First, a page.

A local engineer wants to build a "moonshine" pipeline through county property in the Bonny Oaks Industrial & Office Park.
Mike Price, with M.A.P. Engineers, has been meeting individually with Hamilton County commissioners about a proposed ethanol facility. Ethanol would be offloaded from rail cars on the east side of the park and pumped through an underground pipeline to nearby fuel distribution centers on Jersey Pike where it would be mixed with gasoline.
Price, the site engineer for the project, said local leaders and residents should not fear the facility and pipeline, which would be owned and operated by Englewood Enterprises.
"It's basically moonshine," he said of ethanol, which is mixed with 1 percent gasoline, then later often mixed with more gasoline for cars.
Mixing it with gasoline makes ethanol "to where it's not drinkable," he said.
Commissioners are expected to discuss the project during Thursday's agenda session.
Price said the facility could lead to lower consumer fuel prices and reduce the number of ethanol tanker trucks on local highways, but the project has been on hold since March.
Some residents and local leaders fear the zoning changes and legal approvals necessary for the project could create an industrial area that might wind up like Chattanooga's Alton Park, which has several former industrial sites that are contaminated with chemicals and other substances and have been sitting unused for years.
Price said he has been holding forums in the industrial park's surrounding neighborhoods to explain the project and field concerns.
In 1990, the county revised the industrial park's restrictions and property covenants, which are agreements that all tenants within the park must abide by. Among other things, the industrial park's restrictions give commissioners the ability to approve site plans and requires tenants to maintain a minimum lot size, a maximum building area and to comply with Chattanooga's zoning ordinances and local, state and federal sewage and emissions standards.
As part of meeting those convenants, the ethanol project would require the Chattanooga City Council to approve a zoning change or special-use permit.
Initially, Price asked the city to change the property's zoning from light manufacturing to heavy manufacturing, but now he is pursuing a special-use permit within the light manufacturing designation.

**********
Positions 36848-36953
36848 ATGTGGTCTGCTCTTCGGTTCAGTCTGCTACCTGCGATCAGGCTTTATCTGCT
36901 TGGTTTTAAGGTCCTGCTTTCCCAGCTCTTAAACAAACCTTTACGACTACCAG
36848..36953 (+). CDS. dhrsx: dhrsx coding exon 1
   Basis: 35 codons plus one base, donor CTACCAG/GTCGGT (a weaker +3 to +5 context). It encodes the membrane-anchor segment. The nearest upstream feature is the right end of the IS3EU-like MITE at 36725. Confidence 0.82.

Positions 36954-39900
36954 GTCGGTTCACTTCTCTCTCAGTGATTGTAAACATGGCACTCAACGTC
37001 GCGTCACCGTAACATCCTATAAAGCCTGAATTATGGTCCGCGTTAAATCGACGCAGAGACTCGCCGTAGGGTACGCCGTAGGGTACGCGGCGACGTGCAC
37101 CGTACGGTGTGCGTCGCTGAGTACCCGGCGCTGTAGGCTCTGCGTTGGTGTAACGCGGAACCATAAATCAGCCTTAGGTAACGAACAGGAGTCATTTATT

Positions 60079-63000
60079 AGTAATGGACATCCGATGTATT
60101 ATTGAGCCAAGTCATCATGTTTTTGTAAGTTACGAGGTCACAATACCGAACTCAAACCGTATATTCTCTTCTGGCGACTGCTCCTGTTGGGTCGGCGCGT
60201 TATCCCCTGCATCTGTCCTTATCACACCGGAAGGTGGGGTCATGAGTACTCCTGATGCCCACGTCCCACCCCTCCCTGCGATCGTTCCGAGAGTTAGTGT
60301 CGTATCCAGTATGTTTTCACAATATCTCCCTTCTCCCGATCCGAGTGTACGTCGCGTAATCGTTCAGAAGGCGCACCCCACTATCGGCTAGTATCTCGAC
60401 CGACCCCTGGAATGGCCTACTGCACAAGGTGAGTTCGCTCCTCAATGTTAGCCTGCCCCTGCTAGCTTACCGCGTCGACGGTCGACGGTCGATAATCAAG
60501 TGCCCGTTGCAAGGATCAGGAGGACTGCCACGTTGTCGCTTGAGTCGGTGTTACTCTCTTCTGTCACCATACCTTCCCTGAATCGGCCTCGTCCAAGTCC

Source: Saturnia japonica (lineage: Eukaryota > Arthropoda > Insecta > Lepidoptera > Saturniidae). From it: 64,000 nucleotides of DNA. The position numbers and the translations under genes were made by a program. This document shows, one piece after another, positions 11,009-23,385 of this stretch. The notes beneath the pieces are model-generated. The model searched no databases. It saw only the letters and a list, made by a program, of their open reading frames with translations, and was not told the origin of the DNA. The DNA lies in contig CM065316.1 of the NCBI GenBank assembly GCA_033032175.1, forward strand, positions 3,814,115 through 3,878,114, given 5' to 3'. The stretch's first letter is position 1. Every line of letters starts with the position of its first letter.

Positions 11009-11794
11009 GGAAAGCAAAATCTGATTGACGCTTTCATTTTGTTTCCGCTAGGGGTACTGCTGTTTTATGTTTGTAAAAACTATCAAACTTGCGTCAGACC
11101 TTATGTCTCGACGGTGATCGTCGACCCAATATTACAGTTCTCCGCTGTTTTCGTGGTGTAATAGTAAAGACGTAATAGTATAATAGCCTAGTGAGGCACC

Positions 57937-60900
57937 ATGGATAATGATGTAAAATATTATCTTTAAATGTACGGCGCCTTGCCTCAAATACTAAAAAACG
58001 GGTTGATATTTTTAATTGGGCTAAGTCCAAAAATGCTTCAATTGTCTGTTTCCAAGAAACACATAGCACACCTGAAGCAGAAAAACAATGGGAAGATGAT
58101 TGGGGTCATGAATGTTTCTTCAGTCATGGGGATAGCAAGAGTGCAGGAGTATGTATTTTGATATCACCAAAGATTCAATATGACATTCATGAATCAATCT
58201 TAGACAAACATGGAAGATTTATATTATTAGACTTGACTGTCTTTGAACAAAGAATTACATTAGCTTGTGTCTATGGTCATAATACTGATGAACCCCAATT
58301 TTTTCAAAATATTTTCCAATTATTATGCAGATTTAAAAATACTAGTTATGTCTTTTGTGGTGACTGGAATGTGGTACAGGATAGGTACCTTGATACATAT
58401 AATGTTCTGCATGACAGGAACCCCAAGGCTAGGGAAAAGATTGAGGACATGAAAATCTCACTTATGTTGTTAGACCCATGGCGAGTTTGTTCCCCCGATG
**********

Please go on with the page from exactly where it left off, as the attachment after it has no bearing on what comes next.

Price said seeking a special use permit would not affect the county's industrial park's covenants.
Commissioner Mitch McClure said he is concerned about possible violation of the industrial park's covenants.
"I'm not against business, I'm not against anything like that but, as I understand, there were certain covenants made to those adjacent property owners in that community," McClure said. "My concern is are we breaking those covenants or promises that we made to that community."
Commission Chairman Larry Henry said he is also concerned about violating covenants that have been kept for more than 30 years by other businesses in the park.
In addition to city zoning changes, the County Commission must approve a sale by the property's current owner, JDK Real Estate. The property may only be sold with approval by the Hamilton County Commission, and pricing requirements are also set out in the covenants.
JDK Real Estate declined to comment because the property is currently under contract.
If commissioners approve the sale, they then would have to approve construction of a 3,000-foot pipeline through county property in the park, Price said. The pipeline would continue along the CSX Rail right of way.
The line might have to cross beneath a county retention pond, Henry said.
"I don't see that as being any different than running an electrical line or a sanitary sewer line," Price said.
Englewood Enterprises operates a facility on Manufacturers Road that pumps ethanol into tanker trucks, which then drive to the Jersey Pike distributors. Englewood Enterprises would close its Manufacturers Road facility upon the completion of the new facility, Price said.
The earliest the facility would be operational would be June 2012.
Ansley Haman covers Hamilton County government. A native of Spring City, Tenn., she grew up reading the Chattanooga Times and Chattanooga Free Press, which sparked her passion for journalism. Ansley's happy to be home after a decade of adventures in more than 20 countries and 40 states. She gathered stories while living, working and studying in Swansea, Wales, Cape Town, South Africa, Washington, D.C., Atlanta, Ga., and Knoxville, Tenn. Along the way, she interned for ...